You do not say is you are going to operate HF or VHF. The source of noise will most likely NOT be the cable modem, but rather your computer monitor!

If you are worried about noise or interferance, just slip a split core on the network cable at the back of the cable modem.

I run my network cable in the same cable race as my HF, VHF, and UHF runs along with my telephone cables. I use 9913 for most of my radio cables, but also use RG-6 and a run or two of RG-58. I do not get cross talk or telephone interferance on the phones, I do not get QRM from the network and I do not QRM the network. All of my cables run the lenght of the basement thru 4inch D Rings, one D per joist. I also run my 12v backup power lines tiewraped to the outside of the rings.

I run all cat5 on the voice and data lines, until I get to the cross connect panel for the voice lines and then i just use single pair cross connect, all punched down onto 66 blocks. The network is cat5 compliant throughout the network.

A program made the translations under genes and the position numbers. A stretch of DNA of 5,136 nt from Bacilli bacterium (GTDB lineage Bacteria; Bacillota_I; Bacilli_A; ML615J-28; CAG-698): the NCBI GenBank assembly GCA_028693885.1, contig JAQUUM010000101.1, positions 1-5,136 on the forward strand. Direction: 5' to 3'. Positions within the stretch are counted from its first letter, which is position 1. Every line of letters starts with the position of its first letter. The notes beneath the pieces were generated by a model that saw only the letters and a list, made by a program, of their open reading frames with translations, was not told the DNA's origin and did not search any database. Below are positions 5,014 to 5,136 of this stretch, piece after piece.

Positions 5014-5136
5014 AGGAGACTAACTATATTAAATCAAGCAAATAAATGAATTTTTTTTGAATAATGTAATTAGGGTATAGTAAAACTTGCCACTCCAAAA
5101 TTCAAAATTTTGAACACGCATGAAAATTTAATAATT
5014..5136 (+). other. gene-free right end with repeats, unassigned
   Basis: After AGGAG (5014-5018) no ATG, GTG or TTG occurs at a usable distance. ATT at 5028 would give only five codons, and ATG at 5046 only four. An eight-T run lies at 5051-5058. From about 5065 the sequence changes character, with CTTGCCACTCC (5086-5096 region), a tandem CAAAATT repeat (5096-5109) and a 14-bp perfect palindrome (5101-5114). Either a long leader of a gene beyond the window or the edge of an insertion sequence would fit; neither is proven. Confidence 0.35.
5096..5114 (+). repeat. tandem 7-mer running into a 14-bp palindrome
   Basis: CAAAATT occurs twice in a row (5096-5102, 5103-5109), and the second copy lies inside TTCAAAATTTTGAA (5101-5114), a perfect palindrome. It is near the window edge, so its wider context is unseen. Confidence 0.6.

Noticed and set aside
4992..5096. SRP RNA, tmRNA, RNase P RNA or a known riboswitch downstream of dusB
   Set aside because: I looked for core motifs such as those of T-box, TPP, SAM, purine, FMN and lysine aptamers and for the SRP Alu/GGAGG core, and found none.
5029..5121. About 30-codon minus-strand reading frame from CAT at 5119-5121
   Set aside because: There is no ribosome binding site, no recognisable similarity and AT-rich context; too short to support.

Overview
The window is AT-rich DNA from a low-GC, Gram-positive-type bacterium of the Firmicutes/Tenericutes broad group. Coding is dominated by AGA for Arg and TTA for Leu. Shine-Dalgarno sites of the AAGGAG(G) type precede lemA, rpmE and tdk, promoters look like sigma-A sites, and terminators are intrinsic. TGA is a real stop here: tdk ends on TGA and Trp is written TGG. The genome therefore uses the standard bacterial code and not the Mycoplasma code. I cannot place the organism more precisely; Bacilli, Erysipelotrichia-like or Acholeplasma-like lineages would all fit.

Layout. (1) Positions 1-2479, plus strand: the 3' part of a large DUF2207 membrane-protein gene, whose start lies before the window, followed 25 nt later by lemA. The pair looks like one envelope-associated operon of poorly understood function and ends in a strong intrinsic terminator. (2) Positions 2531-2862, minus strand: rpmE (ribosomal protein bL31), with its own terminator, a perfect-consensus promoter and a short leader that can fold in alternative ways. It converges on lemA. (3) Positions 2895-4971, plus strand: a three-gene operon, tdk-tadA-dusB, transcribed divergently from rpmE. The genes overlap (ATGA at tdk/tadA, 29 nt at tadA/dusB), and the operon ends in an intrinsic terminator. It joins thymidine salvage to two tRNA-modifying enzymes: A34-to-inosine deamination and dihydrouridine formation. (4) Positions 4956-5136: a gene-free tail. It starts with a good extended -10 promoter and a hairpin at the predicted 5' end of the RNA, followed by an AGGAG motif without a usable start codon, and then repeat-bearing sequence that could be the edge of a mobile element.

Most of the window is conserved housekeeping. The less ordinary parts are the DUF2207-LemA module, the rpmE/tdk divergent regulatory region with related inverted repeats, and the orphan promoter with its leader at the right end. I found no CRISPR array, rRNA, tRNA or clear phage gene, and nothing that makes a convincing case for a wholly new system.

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AC5E
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« Reply #7 on: May 12, 2003, 07:48:10 AM »

After problems with almost all the electronic gadgets around here I went to 100% shielded coax; 9913 equvalent from either The Wireman or CableXperts; and have had no further problems. As long as the solder joint at the connectors is tight that stuff doesn't leak either way; coming or going.

One thing. You MIGHT be able to get away with using RG6 and compression fittings for a short time but the shielding is aluminum and there's no practical way to get a solid connection to the shield - and it has a ZERO power handling capability. Between those two factors it's much better to buy good coax than to try to save money with the cheap stuff.

73  Pete Allen  AC5E
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M3CMH
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« Reply #8 on: May 12, 2003, 05:14:11 PM »

I can't give much information as I haven't had the time and resources to experiment (yet)!